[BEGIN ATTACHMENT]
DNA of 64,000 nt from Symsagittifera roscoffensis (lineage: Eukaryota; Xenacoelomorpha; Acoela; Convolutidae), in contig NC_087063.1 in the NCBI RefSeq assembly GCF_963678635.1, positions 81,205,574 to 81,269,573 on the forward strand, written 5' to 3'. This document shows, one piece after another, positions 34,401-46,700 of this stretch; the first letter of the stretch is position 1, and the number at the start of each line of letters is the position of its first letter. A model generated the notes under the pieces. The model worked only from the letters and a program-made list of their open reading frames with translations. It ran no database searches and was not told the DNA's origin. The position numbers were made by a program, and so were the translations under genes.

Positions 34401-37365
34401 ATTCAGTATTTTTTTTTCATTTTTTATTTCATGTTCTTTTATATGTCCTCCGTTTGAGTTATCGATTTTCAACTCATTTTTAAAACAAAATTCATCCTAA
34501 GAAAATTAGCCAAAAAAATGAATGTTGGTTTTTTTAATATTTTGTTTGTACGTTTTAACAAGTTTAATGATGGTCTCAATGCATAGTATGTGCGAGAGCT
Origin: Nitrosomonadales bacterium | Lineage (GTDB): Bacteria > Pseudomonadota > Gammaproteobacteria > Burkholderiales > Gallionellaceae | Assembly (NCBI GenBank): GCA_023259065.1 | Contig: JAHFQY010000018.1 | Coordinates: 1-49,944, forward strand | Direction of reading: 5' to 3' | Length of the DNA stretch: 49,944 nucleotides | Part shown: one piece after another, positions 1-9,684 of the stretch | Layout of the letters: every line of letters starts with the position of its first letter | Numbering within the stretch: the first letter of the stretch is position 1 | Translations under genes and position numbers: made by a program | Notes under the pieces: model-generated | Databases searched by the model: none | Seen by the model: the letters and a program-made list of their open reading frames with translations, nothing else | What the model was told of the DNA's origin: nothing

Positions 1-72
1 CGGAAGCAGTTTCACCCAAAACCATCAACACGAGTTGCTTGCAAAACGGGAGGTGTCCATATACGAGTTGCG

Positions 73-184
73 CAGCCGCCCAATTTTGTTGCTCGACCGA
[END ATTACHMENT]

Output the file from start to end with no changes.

DNA of 64,000 nt from Symsagittifera roscoffensis (lineage: Eukaryota; Xenacoelomorpha; Acoela; Convolutidae), in contig NC_087063.1 in the NCBI RefSeq assembly GCF_963678635.1, positions 81,205,574 to 81,269,573 on the forward strand, written 5' to 3'. This document shows, one piece after another, positions 34,401-46,700 of this stretch; the first letter of the stretch is position 1, and the number at the start of each line of letters is the position of its first letter. A model generated the notes under the pieces. The model worked only from the letters and a program-made list of their open reading frames with translations. It ran no database searches and was not told the DNA's origin. The position numbers were made by a program, and so were the translations under genes.

Positions 34401-37365
34401 ATTCAGTATTTTTTTTTCATTTTTTATTTCATGTTCTTTTATATGTCCTCCGTTTGAGTTATCGATTTTCAACTCATTTTTAAAACAAAATTCATCCTAA
34501 GAAAATTAGCCAAAAAAATGAATGTTGGTTTTTTTAATATTTTGTTTGTACGTTTTAACAAGTTTAATGATGGTCTCAATGCATAGTATGTGCGAGAGCT
Origin: Nitrosomonadales bacterium | Lineage (GTDB): Bacteria > Pseudomonadota > Gammaproteobacteria > Burkholderiales > Gallionellaceae | Assembly (NCBI GenBank): GCA_023259065.1 | Contig: JAHFQY010000018.1 | Coordinates: 1-49,944, forward strand | Direction of reading: 5' to 3' | Length of the DNA stretch: 49,944 nucleotides | Part shown: one piece after another, positions 1-9,684 of the stretch | Layout of the letters: every line of letters starts with the position of its first letter | Numbering within the stretch: the first letter of the stretch is position 1 | Translations under genes and position numbers: made by a program | Notes under the pieces: model-generated | Databases searched by the model: none | Seen by the model: the letters and a program-made list of their open reading frames with translations, nothing else | What the model was told of the DNA's origin: nothing

Positions 1-72
1 CGGAAGCAGTTTCACCCAAAACCATCAACACGAGTTGCTTGCAAAACGGGAGGTGTCCATATACGAGTTGCG

Positions 73-184
73 CAGCCGCCCAATTTTGTTGCTCGACCGA